According to their website, "Plastic Free July is a global movement that helps millions of people be part of the solution to plastic pollution."
Atlanta-based artist and activist Pam Longobardi spoke with me this week about the initiative, her work, and how she got involved in helping to protect the environment.
Longobardi, whose fascination with nature manifested at an early age, had the opportunity to travel to Hawaii a few times when she was younger. But life circumstance resulted in a gap of several years between visits, and she didn’t return until 2006. The difference in the cleanliness of the islands between those early visits and when she came back was stark.
"I was on an artist residency right down at the southern tip of the big island," she told me. "And when I got there, there were so many, like, piles and acreage, of plastics. And I felt like I’d stumbled onto this giant kind of a crime scene or something. And there was all this evidence laying around."
The experience completely changed the way that Longobardi was working, compelling her to investigate the plastics themselves to express her creativity. She began picking up the pieces, which she calls "drifters," to use in her artwork.
"We have contact with [plastic] almost every second of our contemporary lives," Longobardi related. "And it’s around us to the point where I think it’s kind of invisible now. And then it leaves our hands and it goes on this tremendous journey. It literally is oftentimes drifting at sea for decades. And at some point it washes back ashore, but it comes back changed. It has been through environments and invaded the living spaces, and sometimes even the mouths and stomachs of vast amounts of creatures that live far away from human contact. And yet here we are right up in their lives."
Work in the "Drifters Project" takes on numerous forms, from sculpture to colorful wall-mounted assemblages to photography. Much of the work is, on the surface, quite beautiful. This in spite of the heart-wrenching message contained within, both due to conscious decisions the artist has made, as well as the "evidence" left behind by the animals that have come in contact with the individual components used to make up each piece.
"I think there’s a lot to be learned from the materials," Longobardi said. "You can examine it to see who made it. Where was it made? How long has it possibly been out there? And then just the physical changes on the surface of it. You can see all kinds of creature’s bite marks that are all over the material, and oftentimes other things are living on it."
Once Longobardi came to understand the negative impact that plastics were having on our planet, it became impossible for her to ignore. Before long she was not only creating artwork which spoke to the issue, but also getting involved on the front lines of the environmental movement as "a way of combating feeling helpless in the face of this giant, giant problem," she said.
Her advocacy for Plastic Free July is just the latest in a nearly twenty-year span of continuous work towards cleaner oceans. And the changes the initiative seeks in people’s behaviors are something the artist believes almost anyone can achieve.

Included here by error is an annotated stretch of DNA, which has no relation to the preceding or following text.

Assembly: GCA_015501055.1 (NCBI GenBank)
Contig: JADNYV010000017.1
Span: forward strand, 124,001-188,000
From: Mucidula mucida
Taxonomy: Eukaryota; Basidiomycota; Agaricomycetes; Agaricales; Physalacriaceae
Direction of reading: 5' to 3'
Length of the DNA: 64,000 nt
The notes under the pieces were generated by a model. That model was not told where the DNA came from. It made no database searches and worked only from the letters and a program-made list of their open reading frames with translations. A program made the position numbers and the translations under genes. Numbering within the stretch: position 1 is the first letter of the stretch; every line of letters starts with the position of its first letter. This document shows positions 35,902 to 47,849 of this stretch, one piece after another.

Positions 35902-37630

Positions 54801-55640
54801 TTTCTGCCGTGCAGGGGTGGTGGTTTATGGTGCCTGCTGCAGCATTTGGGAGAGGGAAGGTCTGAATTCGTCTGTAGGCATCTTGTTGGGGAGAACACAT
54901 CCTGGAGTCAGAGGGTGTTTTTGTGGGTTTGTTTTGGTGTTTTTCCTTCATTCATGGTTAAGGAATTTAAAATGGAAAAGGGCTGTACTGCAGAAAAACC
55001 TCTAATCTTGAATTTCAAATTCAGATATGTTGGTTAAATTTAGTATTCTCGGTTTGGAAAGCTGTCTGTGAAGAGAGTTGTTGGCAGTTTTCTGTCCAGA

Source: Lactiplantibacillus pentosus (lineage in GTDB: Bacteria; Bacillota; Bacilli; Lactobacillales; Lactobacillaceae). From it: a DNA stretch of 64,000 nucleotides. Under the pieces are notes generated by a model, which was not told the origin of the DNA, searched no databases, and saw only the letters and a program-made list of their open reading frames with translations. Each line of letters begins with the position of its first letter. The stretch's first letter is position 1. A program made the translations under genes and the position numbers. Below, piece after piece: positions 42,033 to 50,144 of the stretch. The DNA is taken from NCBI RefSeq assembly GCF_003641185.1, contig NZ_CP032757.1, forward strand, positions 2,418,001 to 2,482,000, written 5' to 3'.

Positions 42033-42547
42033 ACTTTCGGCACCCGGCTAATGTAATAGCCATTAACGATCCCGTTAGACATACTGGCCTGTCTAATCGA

"This idea of having a plastic free July came from the notion that to see the amount of plastic that inundates our daily lives can seem really [overwhelming]," Longobardi explained. "And so we started to break this apart into the sort of low hanging fruit. Let’s start with something simple, the straws, the plastic bags. And as you start to take apart those things you realize you don’t really need these things in your lives at all."
And although the enterprise has July in the name, it’s really meant to change the practices of individuals and their interactions with plastics in the long term.
"This is a way to just kind of focus an attention on steps that can become habits," said Longobardi, "which are to change our behavior in terms of just blindly accepting a plastic bag that’s handed to you, or a straw. And to make other choices when you’re in the grocery store. To look for something that’s un-packaged in plastic. To find things that aren’t packaged at all, and to buy those, or to bring your own containers. All of these things are behaviors that are easy to change if you start to just make a mental effort to do so."
It’s important work that the artist is doing because, as Longobardi cautioned, if we don’t make changes now, we can expect to see a lot more plastic littering our oceans in the future.
"There’s no disposable plastic," she warned. "It’s not going anywhere. It’s still around. Every piece we’ve ever used is still here."
For those interested in learning how they can reduce their use of plastic please visit PlastiFreeJuly.org or Plasticpollutioncoalition.org for more information. You can see more of Pam Longbardi’s work at DriftersProject.net and on Instagram @driftersproject. Listen to our entire conversation embedded here.
Tune in to "Art on the Air" every Wednesday from 3-4 p.m. on WRUU 107.5 FM in Savannah, and streaming worldwide at www.wruu.org.
Art off the Air is a digital-only column that is posted every week on dosavannah.com as a companion piece to the WRUU 107.5 FM show "Art on the Air."
Rob Hessler is an artist, host of the radio show Art on the Air on WRUU 107.5 FM Savannah, and Executive Director of Bigger Pie, a Savannah-based arts advocacy organization.